Manet at the RA

Emile Zola

Édouard Manet's portraits are being exhibited at the Royal Academy. Manet, born 1832 into a bourgeoisie family in Paris, led the transition from realism to impressionism. It may not seem so at first glance, but he was rather ahead of his time. You can tell by his frequent use of Ivory black. On the whole, the impressionists had used black more sparingly than he did.

Between Man Ray and Manet, whose current London exhibition features more celebrities? Man Ray captures a satisfying scope of them on camera, from Picasso to Duchamp (see review), but shifting backwards to the previous century, we can see that Manet painted a fair few of his time, and his confident, masterful use of black paint - his trademark - comes through in each of these paintings. By the looks of things, many of his friends (well, at least the ones he chose to paint), were highly acclaimed novelists and poets. 

The Gare Saint-Lazare

These portraits are unconventional in more ways one; for example look at The Gare Saint-Lazare  (The Railway), where the child in the painting has her back to the viewer. We've seen artists like Gerhard Richter presenting subjects like this, withholding emotional an connection, but it is quite a modern concept. 

When this painting was displayed at the Salon of 1874, it had received mixed reviews and remarks such as, “Is Manet’s Railway a double portrait or a subject picture? We lack the information to solve this problem.” And as Richard Dorment aptly puts it: that’s the whole point. 

Westminster-20130209-01518.jpg

Another well-known piece, Music in theTuileries was regarded as unfinished by some, and when you stare at it for long enough, it is not hard to see why. Look at this section of painting (right).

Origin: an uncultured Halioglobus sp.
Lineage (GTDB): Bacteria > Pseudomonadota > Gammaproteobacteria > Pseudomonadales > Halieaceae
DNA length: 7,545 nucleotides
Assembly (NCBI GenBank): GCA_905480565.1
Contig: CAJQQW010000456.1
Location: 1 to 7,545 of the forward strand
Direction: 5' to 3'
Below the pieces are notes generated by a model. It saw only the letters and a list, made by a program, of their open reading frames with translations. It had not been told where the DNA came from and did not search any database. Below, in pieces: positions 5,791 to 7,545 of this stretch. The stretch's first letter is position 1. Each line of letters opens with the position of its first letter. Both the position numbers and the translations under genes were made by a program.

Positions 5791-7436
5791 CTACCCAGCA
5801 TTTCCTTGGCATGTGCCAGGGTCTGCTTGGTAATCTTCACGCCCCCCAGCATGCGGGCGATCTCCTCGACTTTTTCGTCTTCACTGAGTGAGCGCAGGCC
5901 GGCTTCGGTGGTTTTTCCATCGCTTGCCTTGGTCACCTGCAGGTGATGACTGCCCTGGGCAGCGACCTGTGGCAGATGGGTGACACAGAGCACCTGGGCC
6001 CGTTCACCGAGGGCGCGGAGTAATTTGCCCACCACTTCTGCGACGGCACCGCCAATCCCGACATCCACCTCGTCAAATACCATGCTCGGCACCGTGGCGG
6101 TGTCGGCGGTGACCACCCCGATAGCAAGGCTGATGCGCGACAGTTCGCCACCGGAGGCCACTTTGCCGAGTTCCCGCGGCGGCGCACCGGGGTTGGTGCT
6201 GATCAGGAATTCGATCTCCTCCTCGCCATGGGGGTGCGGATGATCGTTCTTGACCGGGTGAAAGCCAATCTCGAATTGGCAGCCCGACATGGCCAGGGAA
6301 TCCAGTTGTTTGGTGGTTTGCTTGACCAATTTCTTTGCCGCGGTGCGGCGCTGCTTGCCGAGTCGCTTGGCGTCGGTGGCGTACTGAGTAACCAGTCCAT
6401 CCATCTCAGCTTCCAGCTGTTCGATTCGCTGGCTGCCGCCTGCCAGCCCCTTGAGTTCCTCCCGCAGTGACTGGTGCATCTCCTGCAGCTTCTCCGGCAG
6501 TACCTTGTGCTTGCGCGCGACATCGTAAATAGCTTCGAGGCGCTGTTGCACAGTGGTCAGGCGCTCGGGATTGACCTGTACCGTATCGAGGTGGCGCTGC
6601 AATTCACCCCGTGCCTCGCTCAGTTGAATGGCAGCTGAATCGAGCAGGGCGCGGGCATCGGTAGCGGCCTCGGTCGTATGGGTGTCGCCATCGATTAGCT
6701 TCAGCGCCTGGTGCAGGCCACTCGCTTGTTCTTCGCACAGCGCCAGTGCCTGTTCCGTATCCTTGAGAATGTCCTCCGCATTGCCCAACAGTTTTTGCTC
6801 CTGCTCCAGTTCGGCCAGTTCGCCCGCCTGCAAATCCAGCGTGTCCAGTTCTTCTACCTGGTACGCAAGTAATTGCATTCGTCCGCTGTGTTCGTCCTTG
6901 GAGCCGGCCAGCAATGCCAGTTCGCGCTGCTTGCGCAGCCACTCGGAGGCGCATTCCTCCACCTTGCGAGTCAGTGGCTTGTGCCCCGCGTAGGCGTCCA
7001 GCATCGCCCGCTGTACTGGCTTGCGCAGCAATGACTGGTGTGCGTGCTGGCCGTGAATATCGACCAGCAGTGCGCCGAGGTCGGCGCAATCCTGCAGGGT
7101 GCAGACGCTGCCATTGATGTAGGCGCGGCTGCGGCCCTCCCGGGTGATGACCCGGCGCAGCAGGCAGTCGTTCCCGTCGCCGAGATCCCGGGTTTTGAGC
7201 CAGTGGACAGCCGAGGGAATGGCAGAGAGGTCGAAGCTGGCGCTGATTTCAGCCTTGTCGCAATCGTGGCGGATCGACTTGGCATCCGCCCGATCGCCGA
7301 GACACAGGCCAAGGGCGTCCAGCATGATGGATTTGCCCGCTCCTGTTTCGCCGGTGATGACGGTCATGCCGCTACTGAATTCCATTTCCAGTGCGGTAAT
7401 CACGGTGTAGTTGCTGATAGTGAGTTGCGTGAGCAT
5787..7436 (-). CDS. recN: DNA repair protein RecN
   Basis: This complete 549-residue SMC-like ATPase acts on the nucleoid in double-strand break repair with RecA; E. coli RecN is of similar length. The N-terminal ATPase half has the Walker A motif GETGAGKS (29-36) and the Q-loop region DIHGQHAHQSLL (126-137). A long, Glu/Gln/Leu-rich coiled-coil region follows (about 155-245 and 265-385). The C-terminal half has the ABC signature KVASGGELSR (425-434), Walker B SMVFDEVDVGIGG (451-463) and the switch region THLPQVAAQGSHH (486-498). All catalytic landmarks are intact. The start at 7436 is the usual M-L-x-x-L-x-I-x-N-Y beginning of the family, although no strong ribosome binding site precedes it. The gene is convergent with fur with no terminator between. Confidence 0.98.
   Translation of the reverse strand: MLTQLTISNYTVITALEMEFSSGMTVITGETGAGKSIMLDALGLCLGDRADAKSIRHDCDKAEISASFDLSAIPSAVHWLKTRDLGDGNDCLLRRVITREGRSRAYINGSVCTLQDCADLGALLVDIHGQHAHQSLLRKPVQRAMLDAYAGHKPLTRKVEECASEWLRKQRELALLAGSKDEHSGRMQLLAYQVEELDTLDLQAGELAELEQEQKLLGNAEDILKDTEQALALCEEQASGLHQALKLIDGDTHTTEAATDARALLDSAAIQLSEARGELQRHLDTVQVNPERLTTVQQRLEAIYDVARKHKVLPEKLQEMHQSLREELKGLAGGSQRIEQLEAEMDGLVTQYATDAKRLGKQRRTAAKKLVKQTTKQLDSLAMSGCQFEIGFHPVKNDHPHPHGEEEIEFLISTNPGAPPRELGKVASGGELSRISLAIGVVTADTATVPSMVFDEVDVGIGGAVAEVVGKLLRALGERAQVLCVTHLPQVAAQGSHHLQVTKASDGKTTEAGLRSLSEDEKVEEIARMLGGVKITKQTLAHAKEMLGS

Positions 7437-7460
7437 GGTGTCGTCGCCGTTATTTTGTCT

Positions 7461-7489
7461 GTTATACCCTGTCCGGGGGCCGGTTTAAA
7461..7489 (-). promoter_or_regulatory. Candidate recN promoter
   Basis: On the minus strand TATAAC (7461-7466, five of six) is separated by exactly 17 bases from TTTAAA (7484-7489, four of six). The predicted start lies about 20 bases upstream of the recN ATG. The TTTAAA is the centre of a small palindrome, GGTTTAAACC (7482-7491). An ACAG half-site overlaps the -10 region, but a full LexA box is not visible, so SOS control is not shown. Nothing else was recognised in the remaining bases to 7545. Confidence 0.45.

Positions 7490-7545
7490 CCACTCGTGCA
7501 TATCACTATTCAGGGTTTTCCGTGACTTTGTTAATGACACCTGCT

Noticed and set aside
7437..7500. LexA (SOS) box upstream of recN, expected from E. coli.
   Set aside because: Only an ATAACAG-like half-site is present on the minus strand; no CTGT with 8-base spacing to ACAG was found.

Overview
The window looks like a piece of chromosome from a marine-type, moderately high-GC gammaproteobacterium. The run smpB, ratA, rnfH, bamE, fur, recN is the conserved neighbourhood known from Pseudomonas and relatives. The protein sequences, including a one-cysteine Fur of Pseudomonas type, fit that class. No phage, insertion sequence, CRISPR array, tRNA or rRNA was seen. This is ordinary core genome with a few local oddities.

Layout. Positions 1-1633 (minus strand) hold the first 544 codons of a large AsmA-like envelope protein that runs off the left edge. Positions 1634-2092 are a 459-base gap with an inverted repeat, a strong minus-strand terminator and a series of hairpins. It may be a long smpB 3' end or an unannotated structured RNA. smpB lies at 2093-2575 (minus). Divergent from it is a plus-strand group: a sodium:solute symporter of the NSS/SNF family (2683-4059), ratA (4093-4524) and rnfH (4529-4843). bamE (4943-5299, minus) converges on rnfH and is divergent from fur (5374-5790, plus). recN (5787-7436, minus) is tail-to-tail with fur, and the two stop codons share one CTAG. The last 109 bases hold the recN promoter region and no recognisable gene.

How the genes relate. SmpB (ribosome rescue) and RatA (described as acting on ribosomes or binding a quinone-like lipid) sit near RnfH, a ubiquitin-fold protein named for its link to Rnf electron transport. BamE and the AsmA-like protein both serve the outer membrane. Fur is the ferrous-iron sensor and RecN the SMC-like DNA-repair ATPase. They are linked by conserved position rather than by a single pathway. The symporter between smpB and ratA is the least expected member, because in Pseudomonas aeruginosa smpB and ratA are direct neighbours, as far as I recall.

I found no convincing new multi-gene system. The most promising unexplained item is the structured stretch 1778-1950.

When you extract it from the overall painting, it looks a mishmash. Is the one by the tree trunk a face in the crowd Manet thought we would not notice? Maybe it is not supposed to be a face - I hope not. 

Music in the Tuileries

Still, the depicted atmosphere of the gardens are effectively communicated, the crowd and green mesh of the trees appear endless. And those top hats just exude a sense of euphoria.  Manet's works, finished or unfinished, have a lasting impact. He manages to lure us in with his casual, immediate, loosely applied wide brush-strokes. Every stroke has a clear purpose of colour.

My last remarks are about the production of the exhibition itself. It is curated in a curious way. Whilst each painting is inherently faultlessly displayed, they are either crammed in side by side or, in a couple of the smaller rooms, very sparsely dispersed. Music in the Tuileries was given an entire wall, and an entire room, to itself - a whole room. I know it is one of his important pieces but still. Really? The set up is a bit of a maze too. I would not recommend going on a weekend if you can avoid it - very crowded and there is likely to be a ticket queue (unless you have pre-booked or are a 'friend' of the RA - I certainly became one after seeing the queue on a rainy Saturday afternoon). Heavily marketed though, since its opening, Manet's name has been everywhere. I even had a Manet print on my coffee cup from Paul's. Nice. Exhibition on until 14th April.